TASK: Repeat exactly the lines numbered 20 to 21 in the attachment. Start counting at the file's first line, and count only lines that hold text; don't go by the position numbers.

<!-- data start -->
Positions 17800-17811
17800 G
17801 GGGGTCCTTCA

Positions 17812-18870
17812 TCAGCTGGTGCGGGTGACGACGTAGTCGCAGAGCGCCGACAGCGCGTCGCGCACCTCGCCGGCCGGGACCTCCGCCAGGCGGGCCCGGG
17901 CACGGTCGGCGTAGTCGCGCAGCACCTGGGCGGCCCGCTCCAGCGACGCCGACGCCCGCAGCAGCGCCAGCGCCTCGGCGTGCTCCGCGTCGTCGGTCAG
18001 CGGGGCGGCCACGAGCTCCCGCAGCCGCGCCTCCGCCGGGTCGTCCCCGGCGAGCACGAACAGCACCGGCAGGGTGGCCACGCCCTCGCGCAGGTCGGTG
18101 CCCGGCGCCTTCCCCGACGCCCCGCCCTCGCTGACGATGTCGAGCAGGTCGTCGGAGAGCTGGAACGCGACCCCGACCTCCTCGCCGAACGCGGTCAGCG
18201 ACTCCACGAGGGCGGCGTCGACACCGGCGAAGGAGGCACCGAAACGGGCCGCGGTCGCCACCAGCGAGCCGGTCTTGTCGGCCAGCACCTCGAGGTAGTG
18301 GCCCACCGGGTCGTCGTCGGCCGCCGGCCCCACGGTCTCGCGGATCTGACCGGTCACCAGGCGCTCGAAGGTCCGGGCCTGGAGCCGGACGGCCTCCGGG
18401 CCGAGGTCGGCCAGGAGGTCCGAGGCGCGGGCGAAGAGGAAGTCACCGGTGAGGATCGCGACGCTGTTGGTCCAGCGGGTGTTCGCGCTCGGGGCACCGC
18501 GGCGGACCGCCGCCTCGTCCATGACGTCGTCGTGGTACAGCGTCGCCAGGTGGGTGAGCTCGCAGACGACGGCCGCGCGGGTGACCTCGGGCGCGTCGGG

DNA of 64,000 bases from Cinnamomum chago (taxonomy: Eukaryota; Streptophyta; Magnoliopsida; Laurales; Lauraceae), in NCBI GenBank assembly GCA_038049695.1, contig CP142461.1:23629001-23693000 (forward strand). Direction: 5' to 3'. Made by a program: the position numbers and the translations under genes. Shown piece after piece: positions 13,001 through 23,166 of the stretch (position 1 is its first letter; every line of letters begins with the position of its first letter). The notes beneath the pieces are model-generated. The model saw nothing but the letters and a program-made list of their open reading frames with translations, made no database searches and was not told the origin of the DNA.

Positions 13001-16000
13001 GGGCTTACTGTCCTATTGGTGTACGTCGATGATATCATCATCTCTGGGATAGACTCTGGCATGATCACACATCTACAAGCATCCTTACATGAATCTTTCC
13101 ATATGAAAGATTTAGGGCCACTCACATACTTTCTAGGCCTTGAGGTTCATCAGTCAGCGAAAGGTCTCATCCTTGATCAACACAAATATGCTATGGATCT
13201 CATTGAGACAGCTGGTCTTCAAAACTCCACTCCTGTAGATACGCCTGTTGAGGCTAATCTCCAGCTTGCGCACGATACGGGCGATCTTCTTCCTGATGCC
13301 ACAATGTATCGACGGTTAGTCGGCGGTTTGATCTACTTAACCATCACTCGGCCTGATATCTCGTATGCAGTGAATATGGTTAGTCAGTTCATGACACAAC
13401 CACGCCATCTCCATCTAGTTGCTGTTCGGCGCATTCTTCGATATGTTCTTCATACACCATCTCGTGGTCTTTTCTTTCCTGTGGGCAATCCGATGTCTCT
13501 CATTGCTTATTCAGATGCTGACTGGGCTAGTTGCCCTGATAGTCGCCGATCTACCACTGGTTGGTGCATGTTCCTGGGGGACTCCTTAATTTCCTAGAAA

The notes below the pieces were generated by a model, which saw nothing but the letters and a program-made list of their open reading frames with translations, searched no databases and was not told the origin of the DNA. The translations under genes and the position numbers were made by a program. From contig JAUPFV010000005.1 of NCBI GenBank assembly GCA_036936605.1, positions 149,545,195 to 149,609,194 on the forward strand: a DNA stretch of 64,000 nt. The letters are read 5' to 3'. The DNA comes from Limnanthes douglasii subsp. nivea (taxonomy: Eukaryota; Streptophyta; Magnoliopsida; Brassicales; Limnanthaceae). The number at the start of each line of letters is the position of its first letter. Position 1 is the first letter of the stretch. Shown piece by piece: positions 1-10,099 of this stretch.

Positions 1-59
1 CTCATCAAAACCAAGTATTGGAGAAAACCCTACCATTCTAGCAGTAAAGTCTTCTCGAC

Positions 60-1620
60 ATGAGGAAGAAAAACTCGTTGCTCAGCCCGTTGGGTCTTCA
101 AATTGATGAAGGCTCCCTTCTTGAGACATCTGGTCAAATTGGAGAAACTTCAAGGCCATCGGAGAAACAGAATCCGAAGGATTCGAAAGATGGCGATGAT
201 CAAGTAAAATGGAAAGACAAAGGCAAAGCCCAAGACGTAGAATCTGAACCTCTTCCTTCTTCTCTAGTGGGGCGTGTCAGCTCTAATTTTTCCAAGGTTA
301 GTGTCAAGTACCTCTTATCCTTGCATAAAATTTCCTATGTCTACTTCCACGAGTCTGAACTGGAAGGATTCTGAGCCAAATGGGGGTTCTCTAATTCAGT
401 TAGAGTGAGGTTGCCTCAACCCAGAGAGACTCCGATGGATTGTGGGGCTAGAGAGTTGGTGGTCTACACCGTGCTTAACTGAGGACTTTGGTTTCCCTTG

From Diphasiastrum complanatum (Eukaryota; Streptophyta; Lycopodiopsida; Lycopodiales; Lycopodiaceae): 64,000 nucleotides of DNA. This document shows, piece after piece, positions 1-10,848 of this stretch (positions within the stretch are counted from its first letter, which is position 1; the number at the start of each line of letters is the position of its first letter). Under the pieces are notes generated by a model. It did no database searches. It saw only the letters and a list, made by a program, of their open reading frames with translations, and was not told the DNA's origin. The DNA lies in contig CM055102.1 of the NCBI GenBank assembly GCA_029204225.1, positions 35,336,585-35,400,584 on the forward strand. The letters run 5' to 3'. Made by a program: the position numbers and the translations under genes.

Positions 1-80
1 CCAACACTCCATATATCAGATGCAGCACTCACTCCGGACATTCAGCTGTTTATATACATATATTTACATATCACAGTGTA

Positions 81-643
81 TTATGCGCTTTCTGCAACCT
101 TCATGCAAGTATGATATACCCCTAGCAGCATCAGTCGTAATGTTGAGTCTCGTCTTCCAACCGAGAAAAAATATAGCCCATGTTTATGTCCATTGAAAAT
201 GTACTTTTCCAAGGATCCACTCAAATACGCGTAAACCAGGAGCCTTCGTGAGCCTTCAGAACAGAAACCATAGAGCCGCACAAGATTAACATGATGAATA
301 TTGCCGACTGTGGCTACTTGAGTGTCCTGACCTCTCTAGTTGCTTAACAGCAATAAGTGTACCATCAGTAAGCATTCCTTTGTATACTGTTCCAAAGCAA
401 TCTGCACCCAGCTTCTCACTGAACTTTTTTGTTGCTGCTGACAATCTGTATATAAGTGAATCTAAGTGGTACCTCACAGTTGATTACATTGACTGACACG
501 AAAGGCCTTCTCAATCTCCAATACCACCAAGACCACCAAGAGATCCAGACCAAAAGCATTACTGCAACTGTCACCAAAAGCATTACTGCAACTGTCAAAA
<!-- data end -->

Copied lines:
13501 CATTGCTTATTCAGATGCTGACTGGGCTAGTTGCCCTGATAGTCGCCGATCTACCACTGGTTGGTGCATGTTCCTGGGGGACTCCTTAATTTCCTAGAAA

The notes below the pieces were generated by a model, which saw nothing but the letters and a program-made list of their open reading frames with translations, searched no databases and was not told the origin of the DNA. The translations under genes and the position numbers were made by a program. From contig JAUPFV010000005.1 of NCBI GenBank assembly GCA_036936605.1, positions 149,545,195 to 149,609,194 on the forward strand: a DNA stretch of 64,000 nt. The letters are read 5' to 3'. The DNA comes from Limnanthes douglasii subsp. nivea (taxonomy: Eukaryota; Streptophyta; Magnoliopsida; Brassicales; Limnanthaceae). The number at the start of each line of letters is the position of its first letter. Position 1 is the first letter of the stretch. Shown piece by piece: positions 1-10,099 of this stretch.